In keeping with my efforts to both entertain and share information with all my readers, I wanted to talk about the start of something we all use every day! In some ways it seems like a long time ago, but then again, it doesn't. Like most things, I believe we take most of the modern inventions we have for granted. Maybe we ought to take the time to do some research on when some of these wonderful inventions came from!
Cern's "World Wide Web Project," The First Website
“The WorldWideWeb (W3) is a wide-area hypermedia information retrieval initiative aiming to give universal access to a large universe of documents.” So reads the text at the top of the first website ever to be published, by Tim
Berners-Lee—the inventor of the World Wide Web—on August 6, 1991.
The page (originally at Info.cern.ch) was created on a NeXT workstation at CERN labs in Geneva, Switzerland. It pretty much just states that the “Web” is now a thing that exists, and lists some of the people involved with the project and some technical information.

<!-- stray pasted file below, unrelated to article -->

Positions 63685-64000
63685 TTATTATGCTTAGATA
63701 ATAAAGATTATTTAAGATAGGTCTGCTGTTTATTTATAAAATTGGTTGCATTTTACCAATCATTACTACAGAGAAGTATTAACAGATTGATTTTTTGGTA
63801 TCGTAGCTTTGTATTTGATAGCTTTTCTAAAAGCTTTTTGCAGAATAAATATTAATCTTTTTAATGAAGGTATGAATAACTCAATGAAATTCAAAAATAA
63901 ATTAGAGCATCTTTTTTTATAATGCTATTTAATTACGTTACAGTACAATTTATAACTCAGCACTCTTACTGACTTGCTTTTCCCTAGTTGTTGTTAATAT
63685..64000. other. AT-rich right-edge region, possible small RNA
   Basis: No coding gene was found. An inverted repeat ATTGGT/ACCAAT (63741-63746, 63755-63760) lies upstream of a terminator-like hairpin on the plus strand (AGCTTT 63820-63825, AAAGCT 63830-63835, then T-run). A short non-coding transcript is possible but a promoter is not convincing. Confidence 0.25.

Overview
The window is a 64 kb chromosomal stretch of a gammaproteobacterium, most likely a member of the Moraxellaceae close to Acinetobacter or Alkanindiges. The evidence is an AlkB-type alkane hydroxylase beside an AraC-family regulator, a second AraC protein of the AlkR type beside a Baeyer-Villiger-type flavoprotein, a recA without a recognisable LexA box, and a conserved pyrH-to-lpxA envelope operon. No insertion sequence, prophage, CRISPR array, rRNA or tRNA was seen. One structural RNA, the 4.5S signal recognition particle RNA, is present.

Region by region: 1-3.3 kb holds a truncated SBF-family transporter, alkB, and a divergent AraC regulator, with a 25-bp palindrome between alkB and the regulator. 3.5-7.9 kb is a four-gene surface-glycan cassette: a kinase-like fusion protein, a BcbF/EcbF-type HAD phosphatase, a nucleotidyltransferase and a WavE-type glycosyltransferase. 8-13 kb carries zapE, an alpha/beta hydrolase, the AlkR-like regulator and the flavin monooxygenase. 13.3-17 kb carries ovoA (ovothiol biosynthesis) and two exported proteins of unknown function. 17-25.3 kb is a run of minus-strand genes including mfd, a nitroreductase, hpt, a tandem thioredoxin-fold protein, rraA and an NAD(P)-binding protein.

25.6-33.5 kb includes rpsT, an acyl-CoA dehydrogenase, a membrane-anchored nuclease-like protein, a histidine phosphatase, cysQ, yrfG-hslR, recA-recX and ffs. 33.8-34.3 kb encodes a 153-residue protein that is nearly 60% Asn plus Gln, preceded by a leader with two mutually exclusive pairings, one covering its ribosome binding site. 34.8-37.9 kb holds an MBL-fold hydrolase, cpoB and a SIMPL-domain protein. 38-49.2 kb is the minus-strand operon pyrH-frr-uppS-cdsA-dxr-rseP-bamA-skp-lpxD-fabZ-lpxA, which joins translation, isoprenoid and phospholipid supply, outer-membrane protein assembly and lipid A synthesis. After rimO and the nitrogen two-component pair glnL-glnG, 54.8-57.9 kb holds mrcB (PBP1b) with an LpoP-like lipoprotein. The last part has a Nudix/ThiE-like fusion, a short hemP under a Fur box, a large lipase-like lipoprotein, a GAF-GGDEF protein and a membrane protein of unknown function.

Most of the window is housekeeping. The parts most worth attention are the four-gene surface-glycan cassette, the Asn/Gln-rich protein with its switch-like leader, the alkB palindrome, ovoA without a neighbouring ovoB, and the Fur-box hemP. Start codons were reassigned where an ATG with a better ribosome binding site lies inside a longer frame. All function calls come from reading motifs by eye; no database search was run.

Since nobody but Berners-Lee and his CERN colleagues had any software resembling web browsers, most of the outside world remained ignorant of this ridiculously monumental development until the Mosaic browser debuted in 1993.
The page has been preserved, and though it looks like something a grade schooler could whip up in ten minutes today, it led directly to every website that has ever existed, including the incredibly awesome one you’re reading right now. The server it resided on is still powered on at CERN to this day, with a sign reading, “This machine is a server. DO NOT POWER DOWN!”
Do not, indeed. Father of all web servers, we salute you!
Hard to believe that this modern day wonder hasn't been around very long at all. Also hard to believe that this website is still alive and well, given all the trouble some of us have with our cable providers, ya know?
Coffee in the kitchen this morning. Rain is on the way again!